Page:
• He is the son of Hockey Hall of Fame defenseman Al MacInnis, a Stanley Cup champion and seven-time All-Star who spent 23 seasons in the NHL with St. Louis and Calgary. Al was a member of the Kitchener Rangers (1980-83) prior to his NHL career.

• Ryan was asked if his shot measures up to his father’s famous cannon. Al won the Hardest Shot a record seven times at the NHL All-Star Skills Competition: “No, not even close. We'll go outside a lot whenever I'm home in St. Louis and we'll shoot a lot. He'll just feed me one timers and he'll teach me about the art of shooting."

• MacInnis registered five points (2-3—5) in six games for the U.S. at the 2013 World Under-17 Hockey Challenge, including a goal and assist in a 4-3 win over Quebec in the bronze medal game. He was also a member of the U.S Under-17 team that finished first in the 2012 Four Nations Tournament.

• In his spare time, he enjoys fishing and hunting.



 

"Raw ability with the potential to be a very good center. Skates well, good hands, smart and he competes for positive results. With physical maturity, he will excel even more and is the proverbial diamond in the rough at this time." - Craig Button (TSN)

“MacInnis has a tall, lanky build but has some good potential to add strength. His speed currently lacks burst but his skating does have some upside. He’s an instinctual player who uses solid positioning to remain in the offensive play and has a heavy shot but needs to work on his release and accuracy." - Aaron Vickers  (Future Considerations)

“Tall lanky centre forward who, at this point, is a projected second or third rounder based on bloodlines and potential. He is Al Macinnis’ son. Displays all the tools to be a possible dominating player, but have shown little consistency in his efforts. His size and skill make his an intriguing option show could solidify his grade with better efforts.” - Bill Placzek (Draftsite.com)


For a more detailed look at Ryan Macinnis, please check out this excellent profile on him by Shawn Reznik of The Hockey Writers. Ryan Macinnis THW: Close Up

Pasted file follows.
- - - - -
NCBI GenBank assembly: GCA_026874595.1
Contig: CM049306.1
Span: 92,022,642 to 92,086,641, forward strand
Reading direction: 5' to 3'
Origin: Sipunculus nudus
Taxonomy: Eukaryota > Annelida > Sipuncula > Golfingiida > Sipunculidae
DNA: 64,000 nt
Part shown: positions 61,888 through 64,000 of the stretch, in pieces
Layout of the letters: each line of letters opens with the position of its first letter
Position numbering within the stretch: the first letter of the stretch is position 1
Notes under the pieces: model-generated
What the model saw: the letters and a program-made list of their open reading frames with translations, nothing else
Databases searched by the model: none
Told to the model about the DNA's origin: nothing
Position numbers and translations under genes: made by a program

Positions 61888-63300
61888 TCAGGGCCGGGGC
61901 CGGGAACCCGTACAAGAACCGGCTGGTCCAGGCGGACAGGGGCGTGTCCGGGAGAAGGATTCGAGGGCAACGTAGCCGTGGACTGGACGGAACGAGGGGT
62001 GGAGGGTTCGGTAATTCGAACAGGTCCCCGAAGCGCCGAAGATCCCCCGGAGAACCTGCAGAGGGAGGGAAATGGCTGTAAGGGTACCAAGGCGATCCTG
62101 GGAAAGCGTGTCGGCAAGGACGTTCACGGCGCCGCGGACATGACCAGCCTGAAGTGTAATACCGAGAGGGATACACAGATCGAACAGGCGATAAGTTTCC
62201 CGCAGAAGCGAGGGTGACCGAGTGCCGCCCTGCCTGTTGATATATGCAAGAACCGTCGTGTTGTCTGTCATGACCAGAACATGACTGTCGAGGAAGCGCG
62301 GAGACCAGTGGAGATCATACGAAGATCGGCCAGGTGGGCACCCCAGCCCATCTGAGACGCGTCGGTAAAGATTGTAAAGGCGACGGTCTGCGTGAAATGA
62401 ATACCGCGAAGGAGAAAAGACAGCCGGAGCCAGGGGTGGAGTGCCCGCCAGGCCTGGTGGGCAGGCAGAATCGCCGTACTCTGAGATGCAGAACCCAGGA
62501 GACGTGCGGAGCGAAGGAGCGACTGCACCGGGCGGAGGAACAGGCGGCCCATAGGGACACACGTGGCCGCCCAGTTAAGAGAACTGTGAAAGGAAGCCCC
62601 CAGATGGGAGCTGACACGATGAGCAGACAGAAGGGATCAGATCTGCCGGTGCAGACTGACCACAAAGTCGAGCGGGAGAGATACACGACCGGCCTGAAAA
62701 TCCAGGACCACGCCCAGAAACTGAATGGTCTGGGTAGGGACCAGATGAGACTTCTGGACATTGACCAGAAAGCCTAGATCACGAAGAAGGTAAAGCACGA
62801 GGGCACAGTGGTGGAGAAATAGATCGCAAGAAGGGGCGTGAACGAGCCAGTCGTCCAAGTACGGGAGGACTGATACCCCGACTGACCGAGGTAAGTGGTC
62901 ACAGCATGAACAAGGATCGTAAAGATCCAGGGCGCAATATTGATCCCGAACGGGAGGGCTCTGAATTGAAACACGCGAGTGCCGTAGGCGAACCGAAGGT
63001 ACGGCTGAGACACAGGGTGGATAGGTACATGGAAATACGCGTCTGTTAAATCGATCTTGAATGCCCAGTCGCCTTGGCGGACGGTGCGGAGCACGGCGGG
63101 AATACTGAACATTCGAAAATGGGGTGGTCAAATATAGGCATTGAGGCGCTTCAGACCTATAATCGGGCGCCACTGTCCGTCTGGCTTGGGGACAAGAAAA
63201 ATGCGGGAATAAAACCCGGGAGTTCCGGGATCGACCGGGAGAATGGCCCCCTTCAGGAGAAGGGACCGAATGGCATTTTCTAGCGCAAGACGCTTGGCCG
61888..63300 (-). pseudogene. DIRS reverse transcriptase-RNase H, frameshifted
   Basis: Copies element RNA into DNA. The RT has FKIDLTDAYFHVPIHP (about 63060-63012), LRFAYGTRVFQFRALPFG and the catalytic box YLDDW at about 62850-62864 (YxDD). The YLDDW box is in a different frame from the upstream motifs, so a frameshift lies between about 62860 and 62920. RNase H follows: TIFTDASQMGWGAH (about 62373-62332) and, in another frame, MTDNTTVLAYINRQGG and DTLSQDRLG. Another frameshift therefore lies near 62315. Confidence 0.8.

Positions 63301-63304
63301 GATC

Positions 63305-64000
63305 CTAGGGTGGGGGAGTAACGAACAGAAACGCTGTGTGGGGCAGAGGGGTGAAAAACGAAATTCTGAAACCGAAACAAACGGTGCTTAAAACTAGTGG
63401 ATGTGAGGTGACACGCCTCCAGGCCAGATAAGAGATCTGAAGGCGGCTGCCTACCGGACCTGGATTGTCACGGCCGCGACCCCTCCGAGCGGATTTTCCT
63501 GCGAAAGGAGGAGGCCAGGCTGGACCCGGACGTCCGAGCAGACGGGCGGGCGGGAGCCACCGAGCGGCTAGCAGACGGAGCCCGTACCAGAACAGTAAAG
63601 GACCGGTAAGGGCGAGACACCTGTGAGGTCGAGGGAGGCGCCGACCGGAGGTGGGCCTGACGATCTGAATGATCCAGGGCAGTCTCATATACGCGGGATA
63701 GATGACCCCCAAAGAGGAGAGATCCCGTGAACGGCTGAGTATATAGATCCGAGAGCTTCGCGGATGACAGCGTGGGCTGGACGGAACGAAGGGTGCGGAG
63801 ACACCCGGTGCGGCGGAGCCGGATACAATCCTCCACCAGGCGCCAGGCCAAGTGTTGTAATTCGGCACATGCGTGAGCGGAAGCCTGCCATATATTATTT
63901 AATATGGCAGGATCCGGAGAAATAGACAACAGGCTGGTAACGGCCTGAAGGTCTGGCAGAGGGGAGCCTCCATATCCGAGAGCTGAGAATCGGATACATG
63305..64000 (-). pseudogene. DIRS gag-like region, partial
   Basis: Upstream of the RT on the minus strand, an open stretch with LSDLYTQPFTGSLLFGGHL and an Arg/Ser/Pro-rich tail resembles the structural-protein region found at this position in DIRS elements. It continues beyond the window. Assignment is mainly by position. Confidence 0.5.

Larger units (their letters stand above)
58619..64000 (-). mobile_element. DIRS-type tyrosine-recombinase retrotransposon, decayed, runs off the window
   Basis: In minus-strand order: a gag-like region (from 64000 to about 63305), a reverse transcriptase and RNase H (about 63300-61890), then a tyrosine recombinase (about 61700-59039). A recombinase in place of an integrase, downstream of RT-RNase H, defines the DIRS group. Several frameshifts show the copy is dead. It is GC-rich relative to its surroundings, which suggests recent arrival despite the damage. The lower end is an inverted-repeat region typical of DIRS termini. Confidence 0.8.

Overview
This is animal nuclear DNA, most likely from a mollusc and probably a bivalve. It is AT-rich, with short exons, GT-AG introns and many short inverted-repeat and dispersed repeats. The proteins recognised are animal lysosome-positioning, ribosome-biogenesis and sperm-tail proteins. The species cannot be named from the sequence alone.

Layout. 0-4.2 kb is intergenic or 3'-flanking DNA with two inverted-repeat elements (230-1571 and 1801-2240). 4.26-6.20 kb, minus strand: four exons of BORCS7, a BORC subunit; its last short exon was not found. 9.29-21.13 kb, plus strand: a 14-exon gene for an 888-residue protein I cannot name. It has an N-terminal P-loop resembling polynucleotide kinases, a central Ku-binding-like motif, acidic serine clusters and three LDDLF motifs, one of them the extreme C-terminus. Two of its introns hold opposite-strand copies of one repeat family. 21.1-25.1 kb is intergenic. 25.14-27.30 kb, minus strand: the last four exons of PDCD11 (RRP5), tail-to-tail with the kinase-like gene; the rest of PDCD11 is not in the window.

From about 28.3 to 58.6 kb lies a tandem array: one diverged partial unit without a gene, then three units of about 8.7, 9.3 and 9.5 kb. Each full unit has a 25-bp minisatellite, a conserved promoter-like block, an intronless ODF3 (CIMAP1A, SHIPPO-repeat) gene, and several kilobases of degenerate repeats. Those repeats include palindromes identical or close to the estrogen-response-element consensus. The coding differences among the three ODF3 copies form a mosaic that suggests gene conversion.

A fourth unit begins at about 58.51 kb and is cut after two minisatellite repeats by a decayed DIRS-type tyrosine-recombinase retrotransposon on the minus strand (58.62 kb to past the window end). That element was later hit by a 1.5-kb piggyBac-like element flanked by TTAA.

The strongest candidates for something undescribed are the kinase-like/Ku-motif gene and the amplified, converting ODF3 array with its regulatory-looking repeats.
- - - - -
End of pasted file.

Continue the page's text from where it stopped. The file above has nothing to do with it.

Vladislav Kamenev - LW - 6'2/176 - Magnitogorsk 2 (KHL)

The 29th ranked draft eligible player according to International Scouting services.
The 59th ranked draft eligible player on McKeen's list.
The 13th ranked European skater according to NHL Central Scouting
Ranked #12 overall by TSN's Craig Button
Ranked 43rd by TSN's Bob McKenzie
The 35th ranked draft eligible player on HockeyProspect.com
The 56th ranked draft eligible player according to The Hockey News

• Kamenev split the 2013-14 season between Magnitogorsk in Russia’s junior league - scoring four goals and 10 points in 15 games - and Metallurg Magnitogorsk of the Kontinental Hockey League. Playing under former NHL coach Mike Keenan, Kamenev scored one goal in 16 games with the eventual KHL champions.

• He finished in the top five in tournament scoring at the 2013 World Junior A Challenge, posting seven points (1-6—7) in five games as Russia captured the silver medal.

• As captain of Team Russia at the 2014 Under-18 World Championship, Kamenev shared the team-lead with seven points (2-5—7) in five games.

• In 2012-13, Kamenev tallied 15 points (9-6—15) in 36 games during his rookie season with Magnitogorsk’s junior team that finished second in the Eastern Conference of Russia’s top junior league.

• He lists Pavel Datsyuk of the Detroit Red Wings and Nicklas Backstrom of the Washington Capitals as his favorite NHL players.







"Protypical centre who can play everywhere on the ice with skills, smarts and comeptitiveness. He reads the play exceptionally well and he has the ability to produce in the crucial moments. Contributes everywhere in game." - Craig Button(TSN)

“Kamenev is a talented forward with good sized who uses his physical gifts to protect the puck and win board battles. He sees the ice well, has good hands and a strong shot. Has to keep his emotions in check as he can get overzealous taking stupid penalties at times."  - Aaron Vickers  (Future Considerations)

“Big hard working three zone centre-forward a strong stride, size and very good puck skills. Positionally solid with excellent vision and playmaking abilities. Good in the face off circle. Shoots the puck quickly besides being a strong set-up man. Stood out a one of the better players on the ice in the World Junior A challenge. If the whispers that he is transferring to a CHL junior team are true he seems destined to being picked early. He is a pretty complete player already and is tough to move off the puck, and is excellent in the one on one battles all over the sheet. He may be fairly close to playing soon.” - Bill Placzek (Draftsite.com)



For a more detailed look at Vladislav Kamenev, please check out this excellent profile on him by Shawn Reznik of The Hockey Writers. Vladislav Kamenev THW: Close Up




Roland McKeown - D - 6'0/195 - Kingston (OHL)

The 23rd ranked draft eligible player according to International Scouting services.
The 36th ranked draft eligible player on McKeen's list.
The 27th ranked North American skater according to NHL Central Scouting
Ranked #51 overall by TSN's Craig Button
Ranked 25th by TSN's Bob McKenzie
The 83rd ranked draft eligible player on HockeyProspect.com